Monday, June 15, 2009

A Rock N' Roll version of "Pay It Forward", or "Working My Way Back to..."????

If you know anything about me, you know that music, especially Rock N' Roll music, is my passion, joy, and pain. From a very lean age, great Rock N' Roll has inspired me to seek out what inspired it, as much as it has to create my own.

I discovered this a LONG time ago, when Guns N' Roses released Appetite For Destruction. For a young lad such as I was at the time, there wasn't ANYTHING that sounded quite like it (especially since I was used to....well, shit like Motley Crue and Kiss, etc, which are fine and good in their own right...but comparatively dim in my view). The music was raw, real, honest, deep, and made no apologies, whether it was about Sex, Drugs, Love, Paranoia, Struggling, Starving, or whathaveyou. But, in hindsite what I REALLY liked about Gn'R was that they name-checked their influences in a LOT of their interviews, and insodoing, they not only did a service to those bands that influenced them by exposing and paying tribute to them, but they were also doing just as much of a service to pint-sized, impressionable fans like myself.

The first band that Gn'R were responsible for turning me onto (besides, perhaps, Aerosmith) were Hanoi Rocks. And the influence was evident right away, not only visually (Axl Rose and Izzy Stadlin', in the early days, certainly resembled Michael Monroe and Andy McCoy), but musically as well. Guns, surely by no coincidence, lifted the title, "Welcome to the Jungle" from a lyric in the chorus if Hanoi Rocks's "Underwater World". That being said, Guns made sure that the first 4 Hanoi Rocks studio albums (and later their live All Those Wasted Years album) got released in the US via Geffen on their Uzi Suicide imprint. You have to admit, that's pretty fucking classy.

The Guns N' Roses/Hanoi Rocks connection didn't end there by any means. First of all, it was then via Hanoi Rocks that I got into the New York Dolls (and of course various spin-off/solo projects rose from their ashes)....for which not enough has been written and there's just too much to write...but case in point, I loved/related to the Dolls pretty quickly and the older I get, the more I love them and what their music represents...which is close to what Gn'R represented, but it was much more controversial to dress up and live that level of decadence in the 70's, which proved, in a nutshell, to be the Dolls' undoing....and the Dolls were and are a New York institution, and as far as Rock N' Roll goes, probably the best and most definitive, for my ears.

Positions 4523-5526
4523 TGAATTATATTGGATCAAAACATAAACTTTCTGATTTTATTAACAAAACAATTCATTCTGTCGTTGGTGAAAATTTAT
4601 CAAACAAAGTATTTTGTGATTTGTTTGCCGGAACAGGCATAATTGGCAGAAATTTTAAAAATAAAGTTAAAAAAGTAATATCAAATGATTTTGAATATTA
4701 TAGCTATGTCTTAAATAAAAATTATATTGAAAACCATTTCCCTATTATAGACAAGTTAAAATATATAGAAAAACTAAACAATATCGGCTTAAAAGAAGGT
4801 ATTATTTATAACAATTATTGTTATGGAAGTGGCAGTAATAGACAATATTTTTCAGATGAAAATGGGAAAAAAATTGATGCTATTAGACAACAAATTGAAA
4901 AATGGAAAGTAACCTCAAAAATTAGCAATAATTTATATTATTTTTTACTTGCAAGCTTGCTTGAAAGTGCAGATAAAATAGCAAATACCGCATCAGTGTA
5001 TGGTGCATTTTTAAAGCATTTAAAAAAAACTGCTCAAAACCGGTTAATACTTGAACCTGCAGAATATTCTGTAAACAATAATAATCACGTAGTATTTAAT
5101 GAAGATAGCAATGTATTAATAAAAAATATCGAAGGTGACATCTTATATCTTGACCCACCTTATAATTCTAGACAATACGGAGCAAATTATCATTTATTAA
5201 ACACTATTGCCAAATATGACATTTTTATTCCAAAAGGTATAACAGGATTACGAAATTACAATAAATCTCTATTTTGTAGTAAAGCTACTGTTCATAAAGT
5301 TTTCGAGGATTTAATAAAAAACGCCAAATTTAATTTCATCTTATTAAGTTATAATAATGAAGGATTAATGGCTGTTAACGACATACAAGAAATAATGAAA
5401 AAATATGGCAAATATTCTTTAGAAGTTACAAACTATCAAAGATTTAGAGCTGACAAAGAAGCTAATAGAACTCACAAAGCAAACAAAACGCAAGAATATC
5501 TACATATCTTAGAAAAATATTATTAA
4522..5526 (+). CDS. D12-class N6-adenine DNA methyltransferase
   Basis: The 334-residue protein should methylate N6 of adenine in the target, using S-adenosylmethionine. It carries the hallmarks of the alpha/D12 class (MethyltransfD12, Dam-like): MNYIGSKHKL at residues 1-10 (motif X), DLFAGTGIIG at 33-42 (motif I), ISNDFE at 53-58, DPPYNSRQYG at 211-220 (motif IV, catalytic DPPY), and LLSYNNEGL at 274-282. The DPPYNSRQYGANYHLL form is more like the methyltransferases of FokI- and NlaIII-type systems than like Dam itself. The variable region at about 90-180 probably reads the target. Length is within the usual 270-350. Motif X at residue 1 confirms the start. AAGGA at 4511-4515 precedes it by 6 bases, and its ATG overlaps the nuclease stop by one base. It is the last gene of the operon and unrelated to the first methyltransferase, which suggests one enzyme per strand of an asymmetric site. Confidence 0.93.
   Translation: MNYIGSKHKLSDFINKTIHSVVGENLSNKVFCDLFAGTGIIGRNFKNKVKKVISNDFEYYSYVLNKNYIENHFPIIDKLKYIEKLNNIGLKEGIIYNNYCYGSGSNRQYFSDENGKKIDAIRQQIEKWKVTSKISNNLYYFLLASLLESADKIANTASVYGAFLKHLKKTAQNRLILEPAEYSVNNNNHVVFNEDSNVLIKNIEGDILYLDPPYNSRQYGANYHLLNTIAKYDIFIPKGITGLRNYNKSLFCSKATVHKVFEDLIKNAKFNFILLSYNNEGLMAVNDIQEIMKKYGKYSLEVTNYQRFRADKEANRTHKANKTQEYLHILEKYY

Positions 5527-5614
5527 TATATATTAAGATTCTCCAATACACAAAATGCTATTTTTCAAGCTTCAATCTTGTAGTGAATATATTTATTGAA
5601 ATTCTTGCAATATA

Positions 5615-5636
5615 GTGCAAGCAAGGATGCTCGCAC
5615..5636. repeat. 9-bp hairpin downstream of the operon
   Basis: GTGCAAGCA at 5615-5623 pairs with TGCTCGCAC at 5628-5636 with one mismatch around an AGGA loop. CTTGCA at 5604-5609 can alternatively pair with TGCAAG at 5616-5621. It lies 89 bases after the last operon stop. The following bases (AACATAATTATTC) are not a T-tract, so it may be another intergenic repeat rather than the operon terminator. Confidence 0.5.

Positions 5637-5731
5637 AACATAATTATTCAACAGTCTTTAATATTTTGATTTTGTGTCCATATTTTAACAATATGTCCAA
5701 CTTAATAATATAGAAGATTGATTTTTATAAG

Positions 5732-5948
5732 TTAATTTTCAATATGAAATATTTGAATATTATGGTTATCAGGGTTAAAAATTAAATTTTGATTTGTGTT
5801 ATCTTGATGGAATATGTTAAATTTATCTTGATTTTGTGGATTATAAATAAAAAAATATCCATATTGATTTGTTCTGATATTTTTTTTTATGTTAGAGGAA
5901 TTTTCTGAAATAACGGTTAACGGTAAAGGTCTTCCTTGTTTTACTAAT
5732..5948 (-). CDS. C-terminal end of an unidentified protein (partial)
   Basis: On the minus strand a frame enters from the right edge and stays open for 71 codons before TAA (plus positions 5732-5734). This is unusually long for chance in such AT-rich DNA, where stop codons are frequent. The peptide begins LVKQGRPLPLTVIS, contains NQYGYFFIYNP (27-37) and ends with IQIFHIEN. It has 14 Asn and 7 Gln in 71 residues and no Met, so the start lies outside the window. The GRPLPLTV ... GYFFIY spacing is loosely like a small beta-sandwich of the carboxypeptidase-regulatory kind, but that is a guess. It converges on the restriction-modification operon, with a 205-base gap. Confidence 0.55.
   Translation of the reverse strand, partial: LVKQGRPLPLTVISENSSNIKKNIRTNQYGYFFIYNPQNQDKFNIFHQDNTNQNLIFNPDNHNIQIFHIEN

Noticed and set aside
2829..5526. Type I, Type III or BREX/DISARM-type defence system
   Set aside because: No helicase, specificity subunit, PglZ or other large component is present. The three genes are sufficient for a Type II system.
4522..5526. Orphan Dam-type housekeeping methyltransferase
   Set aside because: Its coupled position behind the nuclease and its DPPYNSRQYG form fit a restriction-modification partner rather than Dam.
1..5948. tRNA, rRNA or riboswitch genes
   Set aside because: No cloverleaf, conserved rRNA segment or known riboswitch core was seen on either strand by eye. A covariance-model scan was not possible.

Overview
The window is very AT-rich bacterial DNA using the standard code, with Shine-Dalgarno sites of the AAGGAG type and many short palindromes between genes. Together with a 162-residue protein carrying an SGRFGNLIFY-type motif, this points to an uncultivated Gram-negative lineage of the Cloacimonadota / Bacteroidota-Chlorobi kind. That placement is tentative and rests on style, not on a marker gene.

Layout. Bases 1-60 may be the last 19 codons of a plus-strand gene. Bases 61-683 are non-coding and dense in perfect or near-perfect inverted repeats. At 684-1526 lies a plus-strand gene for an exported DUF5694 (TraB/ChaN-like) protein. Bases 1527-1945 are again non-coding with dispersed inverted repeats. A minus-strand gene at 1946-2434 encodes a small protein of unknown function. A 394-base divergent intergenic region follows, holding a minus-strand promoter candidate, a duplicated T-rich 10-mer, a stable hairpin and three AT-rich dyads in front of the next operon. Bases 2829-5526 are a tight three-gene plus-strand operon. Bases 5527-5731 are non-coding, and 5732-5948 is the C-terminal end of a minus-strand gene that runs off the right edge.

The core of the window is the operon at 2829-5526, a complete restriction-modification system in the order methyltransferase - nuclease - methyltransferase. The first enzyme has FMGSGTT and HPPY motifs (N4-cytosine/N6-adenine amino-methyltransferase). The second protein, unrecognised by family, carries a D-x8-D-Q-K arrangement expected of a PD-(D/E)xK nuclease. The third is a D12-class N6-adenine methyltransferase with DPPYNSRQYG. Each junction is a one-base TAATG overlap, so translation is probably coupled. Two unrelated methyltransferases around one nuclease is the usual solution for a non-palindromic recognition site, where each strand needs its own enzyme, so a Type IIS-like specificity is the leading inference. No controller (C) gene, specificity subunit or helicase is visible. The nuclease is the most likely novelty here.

Furthermore, it was via Hanoi that I really started to appreciate Punk Rock....sure, I was into the Sex Pistols and the Clash to a minimal degree (at the time), but I didn't quite "get it" yet. Then I read an interview w/ Sami Yaffa in a Hanoi fanzine about how The Damned were his biggest influence, or something along those lines (I've since been able to thank Sami in person, hahahahaha). THIS I understood. They were fun, didn't take themselves too seriously (until much later), wrote great songs, and played them well. And via the Damned, I was able to appreciate what the other Punk Rock bands of that era (especially) had to offer. And that has certainly done a service to me and the music I've played.

Of paramount importance, though, is the fact that the GnR/Hanoi Rocks/Aerosmith/Dolls/English Punk lineage led me, once and for all, to the Rolling Stones....who, like AC/DC and the afrementioned Punk bands, I didn't understand fully until I had been drinking for a little while, hahahaha. I can't really say a goddamn thing about the importance of the Rolling fuckin' Stones that hasn't already been said 75 Billion times, was through those bands who took their style and spun it into their own who brought me to them......

Anyway, I could write a lot about all the directions this could go in, from Motown to Trip Hop to Death Metal (well...a little bit anyway), but who has the time?

My point is, that while listening to your idols is important, it's just as important to listen to your idols' idols...(and maybe a little Billy Idol, for that matter) then they become yours too. And furthermore, if you have an opportunity to tell people who are into what you to, you're doing a service not only to the bands in question, but to your listeners. My hope is that one day I find myself on a level at which I can make that matter to lots of people as much as my boyhood icons made it matter to me!

Thanks for reading!

Marty E.

No comments:

Post a Comment